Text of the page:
NEWARK, N.J., (RNS)--The more than 3 million New Jersey Catholics whowoke one recent Sunday to freezing temperatures and snow on the groundcould be forgiven an inward groan at the thought of trundling off toMass. Mother Nature was supposed to give up winter for Lent.

But never fear. The Archdiocese of Newark has come up with asolution to warm any Mass-goer's heart: a chill-proof parish in theTurks and Caicos Islands. It is a tourist's fantasy in the West Indiesthat, in a unique arrangement with the Vatican, has been placed underthe ecclesiastical jurisdiction of the Archdiocese of Newark.

Now there's a deal to take the sting out of the phrase "Sundayobligation."

"It is beautiful," said Newark Archbishop Theodore E. McCarrick, whohas been to the islands several times--quick administrative trips thathave, however, left him little time for the sort of recreation thatdraws more than 100,000 fun-and-sun seekers each year to the Turks andCaicos, most of them Americans.

Although it is doubtful these pilgrims are heading southspecifically to go to church--1,340 miles as the crow flies, to be precise--several New Jersey priests will be ready for them under a setup church officialssay marks the first time a foreign territory has been officially addedto an American diocese.

As anyone who has been to the Turks and Caicos can testify,McCarrick couldn't have picked a better place to set the precedent.

A British colony located about 90 miles north of the DominicanRepublic and Haiti, the Turks and Caicos is actually a chain of 30 smallislands boasting some of the best snorkeling and sea-fishing in theCaribbean region, not to mention sparkling beaches and year-round sun. Not manyother parishes in the four-county Newark archdiocese can match that.

North Jersey wound up overseeing the Turks and Caicos in large partbecause of McCarrick's close ties to the Vatican, and also because hefounded a special missionary seminary in New Jersey to trainforeign-born priests.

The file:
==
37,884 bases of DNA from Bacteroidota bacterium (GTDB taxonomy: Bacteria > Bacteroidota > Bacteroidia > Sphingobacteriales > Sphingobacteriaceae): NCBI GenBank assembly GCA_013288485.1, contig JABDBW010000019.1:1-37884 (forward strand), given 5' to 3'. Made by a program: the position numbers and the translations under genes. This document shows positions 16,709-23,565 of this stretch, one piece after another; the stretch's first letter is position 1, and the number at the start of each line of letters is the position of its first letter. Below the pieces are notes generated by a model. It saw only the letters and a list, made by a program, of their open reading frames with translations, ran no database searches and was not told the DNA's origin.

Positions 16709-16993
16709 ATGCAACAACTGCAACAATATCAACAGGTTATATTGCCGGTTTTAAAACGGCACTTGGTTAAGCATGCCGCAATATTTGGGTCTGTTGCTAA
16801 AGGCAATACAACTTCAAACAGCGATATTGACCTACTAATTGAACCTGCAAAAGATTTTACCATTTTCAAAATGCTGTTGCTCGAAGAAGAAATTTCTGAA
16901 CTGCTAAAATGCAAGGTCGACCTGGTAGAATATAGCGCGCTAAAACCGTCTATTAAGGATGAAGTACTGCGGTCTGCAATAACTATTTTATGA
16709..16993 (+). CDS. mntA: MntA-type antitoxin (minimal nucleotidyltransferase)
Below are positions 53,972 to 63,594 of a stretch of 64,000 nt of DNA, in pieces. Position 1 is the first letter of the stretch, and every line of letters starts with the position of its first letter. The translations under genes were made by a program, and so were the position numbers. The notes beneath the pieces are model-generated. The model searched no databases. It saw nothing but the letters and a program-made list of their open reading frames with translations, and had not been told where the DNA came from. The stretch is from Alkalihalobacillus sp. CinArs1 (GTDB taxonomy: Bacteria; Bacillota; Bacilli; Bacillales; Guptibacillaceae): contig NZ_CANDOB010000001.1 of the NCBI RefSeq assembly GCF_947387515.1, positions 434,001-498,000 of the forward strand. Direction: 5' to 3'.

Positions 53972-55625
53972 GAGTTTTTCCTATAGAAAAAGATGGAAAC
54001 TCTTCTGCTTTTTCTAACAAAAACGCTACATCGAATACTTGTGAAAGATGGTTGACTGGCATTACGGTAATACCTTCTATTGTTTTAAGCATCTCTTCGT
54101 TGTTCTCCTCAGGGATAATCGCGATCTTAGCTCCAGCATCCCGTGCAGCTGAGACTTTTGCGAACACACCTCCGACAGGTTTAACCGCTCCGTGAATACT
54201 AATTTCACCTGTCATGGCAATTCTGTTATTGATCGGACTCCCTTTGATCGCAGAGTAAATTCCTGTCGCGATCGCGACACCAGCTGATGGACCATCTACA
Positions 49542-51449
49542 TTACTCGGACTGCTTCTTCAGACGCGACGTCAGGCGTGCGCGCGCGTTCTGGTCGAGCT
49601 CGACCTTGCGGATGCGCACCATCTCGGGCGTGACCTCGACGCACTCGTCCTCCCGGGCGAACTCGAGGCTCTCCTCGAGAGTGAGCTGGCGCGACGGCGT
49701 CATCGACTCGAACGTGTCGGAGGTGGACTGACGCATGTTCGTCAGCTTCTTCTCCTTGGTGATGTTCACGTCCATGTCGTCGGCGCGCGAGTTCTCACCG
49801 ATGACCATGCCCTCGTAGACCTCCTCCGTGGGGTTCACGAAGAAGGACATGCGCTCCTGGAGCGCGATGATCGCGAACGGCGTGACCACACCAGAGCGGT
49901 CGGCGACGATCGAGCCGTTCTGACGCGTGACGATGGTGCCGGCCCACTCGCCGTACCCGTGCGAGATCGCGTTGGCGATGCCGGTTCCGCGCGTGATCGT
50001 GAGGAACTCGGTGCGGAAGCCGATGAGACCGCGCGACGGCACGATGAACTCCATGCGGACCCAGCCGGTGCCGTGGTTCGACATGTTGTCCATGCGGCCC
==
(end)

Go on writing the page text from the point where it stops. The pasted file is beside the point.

McCarrick has pledged to send those priests wherever they areneeded, and the need was obvious in the Turks and Caicos. In the 200years since the islands have been under the British crown, its Catholicsnever had a resident priest--only a cleric who would stop in for a fewmonths during the winter.

"You can't build up a church if you're only staying there for half aseason," McCarrick said. Pope John Paul II agreed, and a year agoformally gave McCarrick the job of looking after the spiritualwell-being of the islands' small and oft-neglected resident flock.

"Once, the people went without Mass for four months," said the Rev.Peter Baldacchino, a Newark priest whom McCarrick assigned last year toa three-year stint as the first full-time head of the mission, whichincludes two other priests and a pair of seminarians.

The upshot is that the Newark archdiocese now includes asun-bleached archipelago in a diocese that is already one of thenation's largest and most ethnically diverse.

Yet for all its obvious enticements, this exotic locale isn't someClub Med for New Jersey Catholics.

"Many tourists say, `What did you do to get this assignment?'"Baldacchino said with a laugh. "But it is one thing to be a tourist andanother to work here. We don't go around in Hawaiian shirts and khakishorts. We are here on a mission to bring Christ to the people."

And that mission poses a host of pastoral challenges, from the100,000 tourists zipping in and out on holiday to a dirt-poor residentflock of fewer than 5,000 Catholics spread over 8,000 square miles ofocean.

The islands are best known as an offshore tax haven for thewell-to-do and an occasional transit point for illegal drug shipments. "It is a place where people come to make money," Baldacchino said.

But wealthy expatriates are a minority among the 17,000 year-roundresidents. Most of the inhabitants are black descendants of Africanslaves, Hispanics and, increasingly, Haitian refugees.

These are immigrants who scrape by on fishing or, more likely, byworking at the resorts in the tourist industry that supplies most of theincome for the islands. "There are extremes--the very rich and thevery poor," Baldacchino said.

The diversity means the Newark priests must minister to French,British, Indian and American expatriates as well as Creole-speakingHaitians and Spanish-speaking Latinos, all with barely enough money tocover each month's budget, much less launch new programs.

The rectory at the Church of Our Lady of Divine Providence inProvidenciales, for example, is little more than a one-bedroom housebuilt for a single part-time priest. Today, it must accommodate severalpriests and seminarians who have to sleep in the living room, which alsodoubles as the office.

Getting around the island is no small adventure, either, since themission's only transportation is an 18-year-old van that is designed toseat 15 but often packs up to 28 and costs $200 a month to gas up.